for account transfers are recognised on the same day).
Correlate cash receipts and cheques to movements in customer accounts.
Compare paid cheques and supporting documents with cash payments ledger confirm
dates, payees, amounts, account classifications, and cancelling of supporting
documents.
Compare entries in cash payments ledger with paid cheques and supporting documents
to confirm dates, payees, amounts, account classifications, and cancelling of supporting
documents.
Compare entries in cash receipts ledger and supporting documents to tenants accounts.
Test calculations of commission before remittance of rental payments to landlord
customer.
Investigate for any unusual delays in remitting rental payments to landlord customers.
Test mathematical accuracy of cash receipts, cash payments ledger.
Test supervision reports for evidence of timely review, authorisation, and evidence of
follow-up of differences.

10.34 Substantive testing of PPE

(a) An increase in PPE acquisitions suggests that the risk would be related to overstatement of
PPE (existence and valuation and allocation assertions). The analytical procedures have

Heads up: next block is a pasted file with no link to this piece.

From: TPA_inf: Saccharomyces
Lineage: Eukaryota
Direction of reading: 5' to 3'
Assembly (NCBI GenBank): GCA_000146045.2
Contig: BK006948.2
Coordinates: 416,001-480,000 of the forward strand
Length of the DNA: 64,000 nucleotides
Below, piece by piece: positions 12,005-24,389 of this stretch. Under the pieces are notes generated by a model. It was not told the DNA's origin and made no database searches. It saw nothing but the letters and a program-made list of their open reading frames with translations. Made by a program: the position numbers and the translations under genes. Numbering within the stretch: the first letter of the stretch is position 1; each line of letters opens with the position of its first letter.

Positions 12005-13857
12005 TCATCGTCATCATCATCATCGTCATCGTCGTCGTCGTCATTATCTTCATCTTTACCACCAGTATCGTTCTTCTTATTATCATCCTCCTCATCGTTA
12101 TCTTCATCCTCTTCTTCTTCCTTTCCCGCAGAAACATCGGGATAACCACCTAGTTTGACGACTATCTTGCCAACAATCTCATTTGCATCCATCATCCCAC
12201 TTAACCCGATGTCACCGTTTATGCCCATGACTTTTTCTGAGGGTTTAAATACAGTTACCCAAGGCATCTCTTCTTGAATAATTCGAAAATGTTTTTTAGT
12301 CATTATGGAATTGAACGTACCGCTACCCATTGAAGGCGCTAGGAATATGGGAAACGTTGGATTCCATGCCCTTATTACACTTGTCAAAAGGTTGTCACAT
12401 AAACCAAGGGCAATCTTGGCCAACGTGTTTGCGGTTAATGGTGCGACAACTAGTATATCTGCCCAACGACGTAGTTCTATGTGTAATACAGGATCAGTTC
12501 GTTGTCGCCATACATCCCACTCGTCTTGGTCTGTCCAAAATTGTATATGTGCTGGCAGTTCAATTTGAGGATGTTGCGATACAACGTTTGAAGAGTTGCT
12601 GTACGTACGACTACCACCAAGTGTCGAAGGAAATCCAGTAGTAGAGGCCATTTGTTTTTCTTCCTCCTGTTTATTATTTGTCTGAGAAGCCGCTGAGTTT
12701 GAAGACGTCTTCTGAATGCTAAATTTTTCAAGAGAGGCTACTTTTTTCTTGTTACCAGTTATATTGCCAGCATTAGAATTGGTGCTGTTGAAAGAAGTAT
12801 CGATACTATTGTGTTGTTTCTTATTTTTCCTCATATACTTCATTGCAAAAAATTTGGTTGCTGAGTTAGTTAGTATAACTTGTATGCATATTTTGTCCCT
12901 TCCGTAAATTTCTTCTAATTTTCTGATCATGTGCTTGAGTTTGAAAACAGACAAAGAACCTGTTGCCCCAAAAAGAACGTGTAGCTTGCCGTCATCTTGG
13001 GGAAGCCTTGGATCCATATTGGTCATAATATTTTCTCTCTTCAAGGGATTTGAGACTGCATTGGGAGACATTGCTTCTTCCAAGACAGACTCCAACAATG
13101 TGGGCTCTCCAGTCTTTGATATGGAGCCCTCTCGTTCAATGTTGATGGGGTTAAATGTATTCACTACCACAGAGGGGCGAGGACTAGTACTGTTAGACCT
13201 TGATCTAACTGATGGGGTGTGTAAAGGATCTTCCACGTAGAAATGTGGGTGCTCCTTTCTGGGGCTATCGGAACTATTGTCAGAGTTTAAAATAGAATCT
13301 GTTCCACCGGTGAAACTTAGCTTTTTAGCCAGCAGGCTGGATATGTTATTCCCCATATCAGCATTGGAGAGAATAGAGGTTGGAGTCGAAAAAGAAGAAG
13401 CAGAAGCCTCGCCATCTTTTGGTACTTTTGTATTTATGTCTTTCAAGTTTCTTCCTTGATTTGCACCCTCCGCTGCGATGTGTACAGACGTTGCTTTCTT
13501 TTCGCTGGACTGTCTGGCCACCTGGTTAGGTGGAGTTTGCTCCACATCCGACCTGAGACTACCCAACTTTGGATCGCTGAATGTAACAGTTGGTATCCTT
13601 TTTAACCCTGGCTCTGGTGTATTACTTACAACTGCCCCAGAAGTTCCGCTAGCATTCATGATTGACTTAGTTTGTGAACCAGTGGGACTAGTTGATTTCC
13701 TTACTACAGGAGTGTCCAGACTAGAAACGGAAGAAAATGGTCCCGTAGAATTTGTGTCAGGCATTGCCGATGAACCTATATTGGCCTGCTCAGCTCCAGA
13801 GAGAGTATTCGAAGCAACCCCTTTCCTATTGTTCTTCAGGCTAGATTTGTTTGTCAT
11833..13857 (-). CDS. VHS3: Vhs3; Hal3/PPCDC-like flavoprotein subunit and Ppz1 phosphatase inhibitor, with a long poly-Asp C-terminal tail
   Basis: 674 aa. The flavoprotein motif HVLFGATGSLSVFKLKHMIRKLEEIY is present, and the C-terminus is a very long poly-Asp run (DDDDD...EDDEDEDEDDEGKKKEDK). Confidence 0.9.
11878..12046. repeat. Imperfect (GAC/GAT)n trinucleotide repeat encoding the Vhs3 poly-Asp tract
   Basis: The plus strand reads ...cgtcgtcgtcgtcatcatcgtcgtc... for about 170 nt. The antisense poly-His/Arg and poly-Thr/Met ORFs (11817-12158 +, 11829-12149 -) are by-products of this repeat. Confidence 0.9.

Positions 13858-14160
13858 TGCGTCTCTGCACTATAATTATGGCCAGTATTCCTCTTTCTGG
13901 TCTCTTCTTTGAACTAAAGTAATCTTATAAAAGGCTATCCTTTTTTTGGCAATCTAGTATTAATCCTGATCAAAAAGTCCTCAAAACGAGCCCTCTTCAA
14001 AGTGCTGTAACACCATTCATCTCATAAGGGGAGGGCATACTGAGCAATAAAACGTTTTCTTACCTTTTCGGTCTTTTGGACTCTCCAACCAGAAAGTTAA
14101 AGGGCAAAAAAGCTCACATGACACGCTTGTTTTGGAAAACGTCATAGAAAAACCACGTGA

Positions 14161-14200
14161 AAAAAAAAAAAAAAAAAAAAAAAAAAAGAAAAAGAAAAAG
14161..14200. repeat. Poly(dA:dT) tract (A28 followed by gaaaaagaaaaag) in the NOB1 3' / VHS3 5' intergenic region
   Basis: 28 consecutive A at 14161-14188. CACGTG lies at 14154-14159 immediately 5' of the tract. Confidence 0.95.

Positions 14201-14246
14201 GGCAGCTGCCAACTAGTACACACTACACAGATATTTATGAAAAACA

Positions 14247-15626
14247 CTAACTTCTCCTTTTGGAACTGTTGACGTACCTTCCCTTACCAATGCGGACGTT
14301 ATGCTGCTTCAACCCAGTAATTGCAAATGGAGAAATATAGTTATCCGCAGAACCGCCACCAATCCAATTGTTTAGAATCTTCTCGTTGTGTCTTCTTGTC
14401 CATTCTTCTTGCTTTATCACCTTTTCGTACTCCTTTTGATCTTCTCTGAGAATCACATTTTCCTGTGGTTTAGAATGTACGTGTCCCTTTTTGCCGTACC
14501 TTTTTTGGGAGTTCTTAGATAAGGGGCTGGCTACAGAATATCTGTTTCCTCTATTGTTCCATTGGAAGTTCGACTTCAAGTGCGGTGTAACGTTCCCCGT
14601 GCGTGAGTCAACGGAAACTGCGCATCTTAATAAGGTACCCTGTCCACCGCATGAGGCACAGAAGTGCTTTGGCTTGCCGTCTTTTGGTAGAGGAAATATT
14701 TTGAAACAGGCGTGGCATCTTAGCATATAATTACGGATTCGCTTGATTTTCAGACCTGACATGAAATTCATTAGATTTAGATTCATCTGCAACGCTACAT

detected a fluctuation which could be explained by the large investment in a new manufacturing
process. The auditor needs to consider if the increase is consistent with this investment. It is
possible, for example, that old equipment is being disposed of and the overall balance of PPE
is not excessive. The acquisitions need to be assessed for their appropriate valuation in the
accounts. Are the acquisition costs to be treated as capital, or are there costs associated with
the acquisitions that should be expensed? Is any part of the cost of purchase to be written off
as an impairment charge to recognise the recoverable value?

Another assertion that is at risk when there are increased PPE acquisitions is rights and
obligations. Are the new acquisitions being purchased or are they being acquired under lease
or other forms of finance? Are there additional disclosures required to recognise these financing
arrangements?

(b) Substantive tests of details that would be appropriate include:


Recalculation of new depreciation charges, consideration of underlying assumptions of
useful life, residual value etc. (V&A).
Inspect authorisations for acquisitions (R&O).